Transparency in international aid is not just about fulfilling a requirement based on people’s right to access information, but also about making aid more effective. Based on interviews conducted in Sierra Leone and Liberia, this research looks at the information needed by in-country development stakeholders with an emphasis on accountability actors.
This briefing note presents a preview of key findings from Oxfam-commissioned research in Lebanon and Jordan and concludes that for assistance to succeed in its aim of helping both refugees and poor host communities there is a need for increased democratic ownership, transparency and accountability in donor and government aid policies.
"The outcome of the Nairobi summit signals a renewed commitment to development effectiveness that is critical to ending poverty. Rich, donor countries must get behind this agenda, not undermine it, especially as our world faces huge, unprecedented humanitarian challenges," said Oxfam International's executive director, Winnie Byanyima.
At a time of great need, aid and other forms of development cooperation are at risk. Representatives from donor countries and developing countries alike will meet at the end of 2016 to discuss the way forward. The direction they take has the potential to affect millions of lives, for better or worse.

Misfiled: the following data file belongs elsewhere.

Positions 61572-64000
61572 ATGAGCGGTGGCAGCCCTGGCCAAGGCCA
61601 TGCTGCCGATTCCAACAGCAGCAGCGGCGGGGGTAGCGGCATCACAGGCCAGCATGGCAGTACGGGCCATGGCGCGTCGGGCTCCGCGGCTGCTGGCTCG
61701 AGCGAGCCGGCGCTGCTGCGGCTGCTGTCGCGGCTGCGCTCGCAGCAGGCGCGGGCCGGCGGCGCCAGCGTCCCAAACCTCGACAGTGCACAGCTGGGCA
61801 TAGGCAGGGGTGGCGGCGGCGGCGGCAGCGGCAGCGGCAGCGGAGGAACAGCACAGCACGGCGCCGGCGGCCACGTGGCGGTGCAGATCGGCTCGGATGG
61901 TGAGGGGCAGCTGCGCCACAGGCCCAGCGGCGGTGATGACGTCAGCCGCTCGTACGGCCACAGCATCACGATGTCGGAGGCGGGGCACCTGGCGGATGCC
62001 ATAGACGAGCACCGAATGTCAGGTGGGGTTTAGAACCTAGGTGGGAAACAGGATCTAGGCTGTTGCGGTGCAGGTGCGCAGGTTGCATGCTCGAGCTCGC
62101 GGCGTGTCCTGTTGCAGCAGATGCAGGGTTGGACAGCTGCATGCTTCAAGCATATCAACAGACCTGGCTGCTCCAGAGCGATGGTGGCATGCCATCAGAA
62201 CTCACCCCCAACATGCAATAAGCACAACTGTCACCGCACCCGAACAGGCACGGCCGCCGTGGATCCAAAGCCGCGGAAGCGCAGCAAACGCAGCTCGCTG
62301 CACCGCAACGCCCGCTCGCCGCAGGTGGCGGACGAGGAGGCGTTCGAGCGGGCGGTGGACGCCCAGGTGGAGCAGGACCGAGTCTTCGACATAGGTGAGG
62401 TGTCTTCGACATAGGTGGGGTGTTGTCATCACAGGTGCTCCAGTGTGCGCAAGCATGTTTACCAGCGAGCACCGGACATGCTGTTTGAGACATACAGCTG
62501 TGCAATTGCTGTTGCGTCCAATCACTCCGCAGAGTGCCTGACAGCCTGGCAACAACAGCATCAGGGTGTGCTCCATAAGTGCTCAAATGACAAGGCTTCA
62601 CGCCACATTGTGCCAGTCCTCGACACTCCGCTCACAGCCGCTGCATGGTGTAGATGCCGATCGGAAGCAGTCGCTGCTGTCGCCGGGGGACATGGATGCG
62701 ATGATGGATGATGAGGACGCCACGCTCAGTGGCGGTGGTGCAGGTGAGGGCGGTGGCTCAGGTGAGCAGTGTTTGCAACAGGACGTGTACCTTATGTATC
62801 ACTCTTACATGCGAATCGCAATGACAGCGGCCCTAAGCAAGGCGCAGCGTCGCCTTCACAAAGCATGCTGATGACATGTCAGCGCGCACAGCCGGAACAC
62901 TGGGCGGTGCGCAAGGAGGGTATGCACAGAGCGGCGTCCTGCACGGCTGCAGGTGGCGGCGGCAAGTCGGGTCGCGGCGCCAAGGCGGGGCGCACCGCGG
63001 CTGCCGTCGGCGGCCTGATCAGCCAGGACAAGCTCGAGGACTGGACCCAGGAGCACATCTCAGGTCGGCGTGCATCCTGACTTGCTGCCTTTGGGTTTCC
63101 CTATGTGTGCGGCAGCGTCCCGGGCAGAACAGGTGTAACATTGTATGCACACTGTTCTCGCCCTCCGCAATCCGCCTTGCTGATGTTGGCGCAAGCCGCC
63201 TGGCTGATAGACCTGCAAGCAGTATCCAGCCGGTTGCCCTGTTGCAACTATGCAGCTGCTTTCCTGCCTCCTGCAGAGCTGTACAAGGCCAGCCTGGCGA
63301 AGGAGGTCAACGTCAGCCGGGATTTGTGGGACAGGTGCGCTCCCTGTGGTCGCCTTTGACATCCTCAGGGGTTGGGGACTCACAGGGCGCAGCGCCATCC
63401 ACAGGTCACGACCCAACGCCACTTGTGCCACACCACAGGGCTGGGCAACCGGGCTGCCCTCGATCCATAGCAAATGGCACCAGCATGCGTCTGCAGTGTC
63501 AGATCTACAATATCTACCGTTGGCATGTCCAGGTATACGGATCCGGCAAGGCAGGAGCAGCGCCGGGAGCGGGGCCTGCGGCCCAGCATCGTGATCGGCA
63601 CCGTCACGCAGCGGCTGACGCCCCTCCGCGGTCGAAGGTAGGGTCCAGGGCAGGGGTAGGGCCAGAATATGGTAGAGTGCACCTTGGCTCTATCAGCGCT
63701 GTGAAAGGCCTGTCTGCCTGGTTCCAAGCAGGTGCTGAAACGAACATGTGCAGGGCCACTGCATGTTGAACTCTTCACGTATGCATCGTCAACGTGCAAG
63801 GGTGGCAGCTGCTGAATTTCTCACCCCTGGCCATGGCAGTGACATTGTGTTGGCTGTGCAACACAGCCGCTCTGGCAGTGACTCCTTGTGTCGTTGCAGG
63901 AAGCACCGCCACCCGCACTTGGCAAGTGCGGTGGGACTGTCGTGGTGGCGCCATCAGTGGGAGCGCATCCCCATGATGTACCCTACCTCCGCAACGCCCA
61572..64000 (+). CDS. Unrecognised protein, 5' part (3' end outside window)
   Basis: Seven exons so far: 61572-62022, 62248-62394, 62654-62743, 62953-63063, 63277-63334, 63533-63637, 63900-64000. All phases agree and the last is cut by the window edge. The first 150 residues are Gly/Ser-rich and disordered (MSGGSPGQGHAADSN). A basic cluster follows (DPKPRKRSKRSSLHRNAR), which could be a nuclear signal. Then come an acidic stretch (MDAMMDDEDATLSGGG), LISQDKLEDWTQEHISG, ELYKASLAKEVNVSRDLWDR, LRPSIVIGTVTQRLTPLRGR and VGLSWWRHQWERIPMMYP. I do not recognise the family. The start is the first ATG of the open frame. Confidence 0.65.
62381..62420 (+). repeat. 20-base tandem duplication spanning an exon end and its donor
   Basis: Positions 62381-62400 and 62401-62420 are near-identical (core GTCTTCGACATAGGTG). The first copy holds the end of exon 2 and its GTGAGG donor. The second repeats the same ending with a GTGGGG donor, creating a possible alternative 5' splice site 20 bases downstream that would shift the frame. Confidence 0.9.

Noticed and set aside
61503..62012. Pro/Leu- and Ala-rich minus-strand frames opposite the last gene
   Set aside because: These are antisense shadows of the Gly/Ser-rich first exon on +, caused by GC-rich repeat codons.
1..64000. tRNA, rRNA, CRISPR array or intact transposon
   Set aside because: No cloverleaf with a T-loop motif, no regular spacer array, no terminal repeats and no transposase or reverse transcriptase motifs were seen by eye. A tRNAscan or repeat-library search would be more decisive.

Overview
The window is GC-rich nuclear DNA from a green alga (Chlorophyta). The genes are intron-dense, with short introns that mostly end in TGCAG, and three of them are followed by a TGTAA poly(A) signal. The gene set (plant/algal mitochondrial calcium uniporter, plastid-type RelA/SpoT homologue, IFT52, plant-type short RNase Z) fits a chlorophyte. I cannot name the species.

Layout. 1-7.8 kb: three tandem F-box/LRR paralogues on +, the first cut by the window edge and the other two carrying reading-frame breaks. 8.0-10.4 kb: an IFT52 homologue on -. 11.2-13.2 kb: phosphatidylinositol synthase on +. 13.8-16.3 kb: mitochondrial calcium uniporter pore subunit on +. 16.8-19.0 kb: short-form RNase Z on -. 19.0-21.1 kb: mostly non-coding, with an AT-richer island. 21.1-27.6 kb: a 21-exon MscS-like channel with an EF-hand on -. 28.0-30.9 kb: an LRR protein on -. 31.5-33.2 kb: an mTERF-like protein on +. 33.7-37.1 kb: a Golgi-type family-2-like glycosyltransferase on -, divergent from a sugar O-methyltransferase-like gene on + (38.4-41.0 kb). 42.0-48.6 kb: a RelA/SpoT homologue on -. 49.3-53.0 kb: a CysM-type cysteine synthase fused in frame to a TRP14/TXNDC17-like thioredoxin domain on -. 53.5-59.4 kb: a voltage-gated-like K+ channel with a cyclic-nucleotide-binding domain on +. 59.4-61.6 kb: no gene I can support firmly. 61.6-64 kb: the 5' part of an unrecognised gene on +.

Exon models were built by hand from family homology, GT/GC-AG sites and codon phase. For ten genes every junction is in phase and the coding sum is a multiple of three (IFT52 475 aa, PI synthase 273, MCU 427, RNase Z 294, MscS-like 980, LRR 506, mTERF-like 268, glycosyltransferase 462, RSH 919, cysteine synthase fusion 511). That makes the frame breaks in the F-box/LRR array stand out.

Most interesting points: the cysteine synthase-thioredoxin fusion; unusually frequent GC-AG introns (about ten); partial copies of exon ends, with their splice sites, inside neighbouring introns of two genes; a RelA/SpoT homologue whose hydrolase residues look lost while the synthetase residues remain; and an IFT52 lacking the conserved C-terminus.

Despite some advances, progress towards meeting aid and development effectiveness targets is flat-lining, according to a report published by the Global Partnership for Effective Development Cooperation.
Over the past six years, the International Finance Corporation has channelled over $50bn to the financial sector. However, the evidence continues to grow that this private sector arm of the World Bank Group has little control over how a great deal of this money is spent.
Increasing aid and making it more effective can help poor people become more politically active in decisions that affect them, while also supporting governments to become more accountable and plot their own path to achieving the Sustainable Development Goals.
This study seeks to understand the strengths and challenges of working with national and local nongovernmental organisations in South Sudan’s conflict-driven emergency, and reviews how the broader humanitarian system facilitates or prevents their involvement.
This paper is one of a series published by Oxfam in West Africa since 2009 on the effectiveness of aid in the agriculture and food sector. It analyses the West African context and reviews ECOWAP by looking at the processes and complex institutional structures currently in place.
This report assesses the capacity of local humanitarian actors to deliver humanitarian aid in response to the repeated crises that Somalia faces. It is the starting point of an Oxfam project to build the strength of local humanitarian actors to deliver effective humanitarian responses.